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Shortly after signing a contract with general manager Mike Wiley, Sacramento’s Sacramento Regional Transit “slipped into financial duress from which it has yet to recover,” wrote Tony Bizjak of the Sacramento Bee. “The agency has tapped reserve accounts in the last three years to balance its budget, leaving it with virtually no emergency funds this summer. RT raised rider fares 10 percent on Friday, making its buses some of the most expensive to ride in the country.” Though a bust as a manager, Regional Transit rewarded Wiley with a pension of $278,000, a full $48,000 more than his final salary of $230,000. The transit boss selected an option that will pay him $220,000 a year, still $10,000 above the federal pension maximum of $210,000. When Wiley departed, Regional Transit cut 20 administrative positions, but as Denny Walsh of the Sacramento Bee observes, the federal government is blocking state efforts at pension reform.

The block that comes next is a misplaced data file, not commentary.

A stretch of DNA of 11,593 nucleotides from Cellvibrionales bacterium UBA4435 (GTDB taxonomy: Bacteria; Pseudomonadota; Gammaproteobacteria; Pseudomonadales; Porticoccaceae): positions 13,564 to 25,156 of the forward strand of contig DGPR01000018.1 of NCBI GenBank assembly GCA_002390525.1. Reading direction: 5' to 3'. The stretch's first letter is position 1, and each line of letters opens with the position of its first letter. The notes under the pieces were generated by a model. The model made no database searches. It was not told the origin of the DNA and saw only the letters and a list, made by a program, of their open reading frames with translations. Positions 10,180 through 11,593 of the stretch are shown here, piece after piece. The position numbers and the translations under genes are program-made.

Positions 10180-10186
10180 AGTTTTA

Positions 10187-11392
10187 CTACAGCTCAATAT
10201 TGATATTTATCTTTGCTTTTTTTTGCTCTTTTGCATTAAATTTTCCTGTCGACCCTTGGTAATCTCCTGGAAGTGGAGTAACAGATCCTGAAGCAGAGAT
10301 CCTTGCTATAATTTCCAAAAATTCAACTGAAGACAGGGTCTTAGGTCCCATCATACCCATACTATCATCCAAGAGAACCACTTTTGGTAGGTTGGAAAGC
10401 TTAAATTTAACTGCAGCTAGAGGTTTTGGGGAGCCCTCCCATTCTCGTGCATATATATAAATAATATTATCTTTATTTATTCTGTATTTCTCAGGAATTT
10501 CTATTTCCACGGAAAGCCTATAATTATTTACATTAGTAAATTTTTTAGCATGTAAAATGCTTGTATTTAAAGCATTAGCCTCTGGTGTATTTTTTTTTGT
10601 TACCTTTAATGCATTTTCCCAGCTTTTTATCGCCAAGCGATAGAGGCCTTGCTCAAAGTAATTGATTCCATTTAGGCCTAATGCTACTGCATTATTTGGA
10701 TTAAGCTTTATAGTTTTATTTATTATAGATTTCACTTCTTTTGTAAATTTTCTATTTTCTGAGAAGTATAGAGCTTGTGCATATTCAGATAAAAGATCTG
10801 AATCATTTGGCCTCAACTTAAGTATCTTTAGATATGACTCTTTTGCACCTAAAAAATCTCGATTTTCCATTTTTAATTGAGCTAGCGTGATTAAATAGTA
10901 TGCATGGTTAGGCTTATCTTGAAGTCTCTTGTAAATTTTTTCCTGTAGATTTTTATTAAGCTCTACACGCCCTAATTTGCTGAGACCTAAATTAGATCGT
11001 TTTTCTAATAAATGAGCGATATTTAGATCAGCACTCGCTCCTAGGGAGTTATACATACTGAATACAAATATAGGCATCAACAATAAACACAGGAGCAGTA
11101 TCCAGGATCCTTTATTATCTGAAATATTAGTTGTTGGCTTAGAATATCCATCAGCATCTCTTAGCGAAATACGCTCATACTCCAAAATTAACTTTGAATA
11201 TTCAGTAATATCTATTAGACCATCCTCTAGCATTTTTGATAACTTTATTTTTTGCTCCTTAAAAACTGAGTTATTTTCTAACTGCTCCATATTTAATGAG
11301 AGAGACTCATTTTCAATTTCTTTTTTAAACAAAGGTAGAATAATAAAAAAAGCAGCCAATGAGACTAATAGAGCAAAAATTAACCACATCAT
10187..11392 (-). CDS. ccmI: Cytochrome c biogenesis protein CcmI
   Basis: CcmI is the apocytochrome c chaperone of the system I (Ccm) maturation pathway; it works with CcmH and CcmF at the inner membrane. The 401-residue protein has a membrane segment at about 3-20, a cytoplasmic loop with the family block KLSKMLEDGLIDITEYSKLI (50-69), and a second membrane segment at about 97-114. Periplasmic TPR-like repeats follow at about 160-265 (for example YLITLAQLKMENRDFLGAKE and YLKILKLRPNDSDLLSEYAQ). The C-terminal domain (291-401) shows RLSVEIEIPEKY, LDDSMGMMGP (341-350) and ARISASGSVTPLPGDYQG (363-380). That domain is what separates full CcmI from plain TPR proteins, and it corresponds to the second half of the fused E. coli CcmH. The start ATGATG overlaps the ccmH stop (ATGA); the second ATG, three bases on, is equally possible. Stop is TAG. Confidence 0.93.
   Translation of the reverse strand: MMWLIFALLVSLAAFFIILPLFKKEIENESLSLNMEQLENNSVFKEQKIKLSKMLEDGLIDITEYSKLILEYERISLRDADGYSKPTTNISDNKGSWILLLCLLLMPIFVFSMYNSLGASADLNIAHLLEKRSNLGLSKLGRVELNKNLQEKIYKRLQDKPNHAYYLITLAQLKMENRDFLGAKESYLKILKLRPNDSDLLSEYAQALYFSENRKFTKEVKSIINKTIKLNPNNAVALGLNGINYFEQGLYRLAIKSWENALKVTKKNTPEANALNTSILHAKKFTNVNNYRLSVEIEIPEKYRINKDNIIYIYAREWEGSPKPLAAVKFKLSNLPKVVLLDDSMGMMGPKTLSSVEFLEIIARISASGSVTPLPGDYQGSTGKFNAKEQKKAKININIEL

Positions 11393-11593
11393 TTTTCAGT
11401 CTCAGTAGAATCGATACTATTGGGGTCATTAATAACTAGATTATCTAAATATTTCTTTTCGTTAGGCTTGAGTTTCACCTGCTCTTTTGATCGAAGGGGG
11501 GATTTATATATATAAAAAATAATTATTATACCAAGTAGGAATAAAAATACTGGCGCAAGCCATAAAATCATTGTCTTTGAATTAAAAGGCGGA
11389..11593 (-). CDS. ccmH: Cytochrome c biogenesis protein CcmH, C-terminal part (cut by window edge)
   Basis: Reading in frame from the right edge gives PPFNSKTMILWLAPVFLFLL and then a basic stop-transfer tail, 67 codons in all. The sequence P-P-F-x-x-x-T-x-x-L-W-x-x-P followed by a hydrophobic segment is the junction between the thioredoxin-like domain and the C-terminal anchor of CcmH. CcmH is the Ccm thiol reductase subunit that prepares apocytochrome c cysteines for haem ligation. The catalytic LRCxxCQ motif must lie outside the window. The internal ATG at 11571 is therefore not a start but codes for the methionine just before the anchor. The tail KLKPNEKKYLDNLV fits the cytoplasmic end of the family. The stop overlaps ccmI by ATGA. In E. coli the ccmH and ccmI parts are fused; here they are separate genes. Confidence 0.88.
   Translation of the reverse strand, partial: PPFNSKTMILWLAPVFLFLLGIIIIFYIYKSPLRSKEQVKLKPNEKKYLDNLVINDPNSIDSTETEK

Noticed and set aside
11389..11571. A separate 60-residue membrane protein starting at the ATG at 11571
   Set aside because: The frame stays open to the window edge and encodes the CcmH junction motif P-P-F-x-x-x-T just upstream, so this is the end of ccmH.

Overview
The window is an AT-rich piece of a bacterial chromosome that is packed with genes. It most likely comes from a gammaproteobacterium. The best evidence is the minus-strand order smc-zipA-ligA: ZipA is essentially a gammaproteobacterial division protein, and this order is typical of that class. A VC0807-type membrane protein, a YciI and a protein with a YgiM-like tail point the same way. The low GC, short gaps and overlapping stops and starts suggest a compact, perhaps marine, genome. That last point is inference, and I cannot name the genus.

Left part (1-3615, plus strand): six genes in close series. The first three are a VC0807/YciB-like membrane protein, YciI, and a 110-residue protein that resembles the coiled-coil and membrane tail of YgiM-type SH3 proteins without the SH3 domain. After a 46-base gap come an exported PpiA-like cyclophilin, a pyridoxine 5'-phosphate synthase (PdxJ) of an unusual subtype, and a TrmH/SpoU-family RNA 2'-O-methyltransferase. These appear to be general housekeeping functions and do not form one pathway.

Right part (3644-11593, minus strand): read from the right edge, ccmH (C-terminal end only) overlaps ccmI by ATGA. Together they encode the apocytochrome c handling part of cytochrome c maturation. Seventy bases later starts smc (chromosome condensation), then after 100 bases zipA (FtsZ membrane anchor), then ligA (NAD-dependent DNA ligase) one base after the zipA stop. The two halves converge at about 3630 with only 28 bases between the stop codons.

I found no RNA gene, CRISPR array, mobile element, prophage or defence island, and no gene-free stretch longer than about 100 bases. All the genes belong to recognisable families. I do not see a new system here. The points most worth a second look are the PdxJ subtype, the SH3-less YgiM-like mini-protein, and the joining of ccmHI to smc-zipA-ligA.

In 2012, California adopted a pension-reform measure that requires government employees to pay at least half the cost of their pensions. Under this measure, government employees have to work longer before retirement, and the state caps their pay for pension purposes. “At the time of its passage,” writes Walsh, “the statute was projected to save the state up to $60 billion over 30 years.” The federal Department of Labor, however, charges that California’s pension reform deprived Regional Transit employees of collective bargaining rights. Therefore, the federal government has cut off grants for millions of dollars. Federal labor officials only approved grants to transit agencies “that agreed to restore pre-reform-act pension benefits and bargaining rights.”
As Lawrence McQuillan explains in California Dreaming: Lessons on How to Resolve America’s Public Pension Crisis, extravagant government pensions are depleting budgets and threatening vital public services. The federal government makes the task of pension reform more difficult.